Image: Letter exchange written by the acting British consul the department of external affairs highlighting the emergence of the disease on October 8th and where it spread the most. Dated October 18 1918.
Image: Man stands in front of a closed theater, 1918.
It’s difficult to estimate the damage the disease caused primarily because it persisted after the First World war. A period that historically represents an economic boom. This time it was no different as many countries were as prosperous as they have ever been. If we focus on an article written by Ben Strassfled, “Infectious Media: Debating the Role of Movie Theaters in Detroit during the Spanish Influenza of 1918,” we can more closely see the impacts the influenza had on businesses, primarily movie theaters. This article examines the impact of the Spanish Influenza of 1918 on the film industry through a focus on Detroit’s response to the pandemic. Beyond just the major economic hit felt by the industry – with much of U.S. production, distribution, and exhibition coming to a standstill for months – the pandemic catalyzed a debate over the role of cinema in society. On one side of this debate were those who saw movie theaters as little more than venues for mass entertainment, and therefore easily closed in the face of a health crisis. On the other side were those who argued that cinema was now a respectable institution, and therefore one that might be used for educational purposes in the fight against influenza. Shaded by the prosperity of the First World war, only a few companies suffered gravely from the Influenza’s impacts. How much of these impacts can we contribute to political alienation?
The 1918 Influenza Pandemic killed millions worldwide and hundreds of thousands in the United States. In the article “Pollution, Infectious Disease, and Mortality: Evidence from the 1918 Spanish Influenza Pandemic” the focus is on other contributions that could have affected the death toll. They suspect that air pollution had an impact on pandemic mortality along with factors related to poverty, public health, and the timing of onset. As you can see extensive research was done on the possible outcomes to the disease. However, it is important to note that very little research has been done on the political impact of the disease. Sir Robert Borden was elected in 1917 as the leader of the unionist party. It comprised of mostly past conservative members with a notable amount of past liberal members as well. This as a result of fierce battle of forced conscription. In 1921, the liberals run by Lyon Mackenzie King win the elections. Four years were up and the people decided they needed a change. As you can see the political and economic landscape were touched by the pandemic. Although it is difficult to estimate the amount of repercussions the disease had on the people primarily because of the First World war.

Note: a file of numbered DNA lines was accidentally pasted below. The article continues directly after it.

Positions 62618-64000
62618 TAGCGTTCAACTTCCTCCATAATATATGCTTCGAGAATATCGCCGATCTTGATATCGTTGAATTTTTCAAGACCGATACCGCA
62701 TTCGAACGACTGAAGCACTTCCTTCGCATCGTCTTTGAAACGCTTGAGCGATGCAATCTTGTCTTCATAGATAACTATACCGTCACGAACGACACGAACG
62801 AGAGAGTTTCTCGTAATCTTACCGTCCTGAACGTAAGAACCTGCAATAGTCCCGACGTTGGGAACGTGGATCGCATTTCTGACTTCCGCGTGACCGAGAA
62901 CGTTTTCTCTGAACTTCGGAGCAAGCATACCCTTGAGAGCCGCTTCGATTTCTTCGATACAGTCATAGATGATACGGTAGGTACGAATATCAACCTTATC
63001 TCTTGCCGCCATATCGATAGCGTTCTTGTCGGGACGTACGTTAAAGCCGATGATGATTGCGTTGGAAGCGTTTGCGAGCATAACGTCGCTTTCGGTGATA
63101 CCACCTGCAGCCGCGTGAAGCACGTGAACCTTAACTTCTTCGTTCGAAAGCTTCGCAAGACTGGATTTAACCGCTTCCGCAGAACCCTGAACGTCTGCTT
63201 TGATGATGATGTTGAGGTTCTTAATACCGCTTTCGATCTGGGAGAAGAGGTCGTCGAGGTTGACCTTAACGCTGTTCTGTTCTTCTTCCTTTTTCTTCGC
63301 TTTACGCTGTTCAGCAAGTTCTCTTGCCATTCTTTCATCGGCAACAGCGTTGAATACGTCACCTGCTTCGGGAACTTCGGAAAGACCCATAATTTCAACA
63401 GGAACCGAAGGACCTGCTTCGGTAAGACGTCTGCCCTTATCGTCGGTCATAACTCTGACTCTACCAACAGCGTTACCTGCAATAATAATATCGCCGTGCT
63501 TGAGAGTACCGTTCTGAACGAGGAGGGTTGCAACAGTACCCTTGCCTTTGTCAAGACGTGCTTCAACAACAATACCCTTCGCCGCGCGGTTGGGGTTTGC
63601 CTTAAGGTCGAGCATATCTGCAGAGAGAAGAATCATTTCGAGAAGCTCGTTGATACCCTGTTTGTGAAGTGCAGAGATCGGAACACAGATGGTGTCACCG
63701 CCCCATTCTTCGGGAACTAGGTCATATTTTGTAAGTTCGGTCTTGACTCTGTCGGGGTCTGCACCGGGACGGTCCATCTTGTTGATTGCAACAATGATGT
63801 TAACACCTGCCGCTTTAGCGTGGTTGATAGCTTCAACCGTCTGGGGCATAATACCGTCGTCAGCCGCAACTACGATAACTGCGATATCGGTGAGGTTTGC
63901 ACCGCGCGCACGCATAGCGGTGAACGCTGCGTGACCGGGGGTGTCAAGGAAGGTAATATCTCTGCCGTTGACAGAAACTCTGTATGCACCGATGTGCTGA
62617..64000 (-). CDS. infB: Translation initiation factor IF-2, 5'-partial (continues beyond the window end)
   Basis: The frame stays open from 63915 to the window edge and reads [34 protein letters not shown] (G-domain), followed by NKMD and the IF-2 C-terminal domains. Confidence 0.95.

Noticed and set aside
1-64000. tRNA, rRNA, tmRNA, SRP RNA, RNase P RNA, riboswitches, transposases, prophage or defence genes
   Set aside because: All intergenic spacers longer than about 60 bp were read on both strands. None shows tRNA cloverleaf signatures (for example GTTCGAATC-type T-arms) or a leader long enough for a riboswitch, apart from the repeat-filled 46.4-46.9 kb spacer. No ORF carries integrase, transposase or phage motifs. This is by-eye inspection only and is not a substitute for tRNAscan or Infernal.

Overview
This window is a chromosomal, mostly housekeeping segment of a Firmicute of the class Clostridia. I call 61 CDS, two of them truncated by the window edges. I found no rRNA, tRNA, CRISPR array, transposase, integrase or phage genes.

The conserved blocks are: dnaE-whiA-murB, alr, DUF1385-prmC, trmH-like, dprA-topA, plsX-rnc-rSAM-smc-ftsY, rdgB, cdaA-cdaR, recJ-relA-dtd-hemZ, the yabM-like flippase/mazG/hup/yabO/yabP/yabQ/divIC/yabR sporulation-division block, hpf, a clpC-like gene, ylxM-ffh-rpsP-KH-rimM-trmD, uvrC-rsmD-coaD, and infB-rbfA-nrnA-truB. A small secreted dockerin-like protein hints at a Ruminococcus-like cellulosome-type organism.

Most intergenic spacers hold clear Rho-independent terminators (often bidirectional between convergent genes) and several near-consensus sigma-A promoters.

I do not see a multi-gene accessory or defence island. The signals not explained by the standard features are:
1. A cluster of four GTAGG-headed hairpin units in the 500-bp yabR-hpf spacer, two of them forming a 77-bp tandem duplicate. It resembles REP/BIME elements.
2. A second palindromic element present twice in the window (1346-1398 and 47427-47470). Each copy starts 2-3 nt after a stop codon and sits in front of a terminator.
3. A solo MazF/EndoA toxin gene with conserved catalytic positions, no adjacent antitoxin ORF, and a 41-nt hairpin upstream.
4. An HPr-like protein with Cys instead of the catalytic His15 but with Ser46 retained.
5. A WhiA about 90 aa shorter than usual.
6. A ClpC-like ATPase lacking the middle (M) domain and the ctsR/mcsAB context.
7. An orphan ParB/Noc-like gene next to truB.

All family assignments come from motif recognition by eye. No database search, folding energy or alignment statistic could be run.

Image: Sir Robert Borden
HIST1P50 is grateful to Co-Operative Education and Work Integrated Learning (CEWIL) Canada for its support of this project. We are also indebted to our community partners, the St. Catharines and Welland Canal Museum, The Niagara Falls History Museum, the Lincoln Museum, and the Nelles Manor Museum. Thanks also to the Co-Op Office at Brock University.
All content created by the students of HIST1P50, "Co-Operative Historical Projects" at Brock University.
All images sourced from Library and Archives Canada, the Archives of Ontario, and Defining Moments Canada.
This work is licensed under a Creative Commons Attribution-NonCommercial 4.0 International License.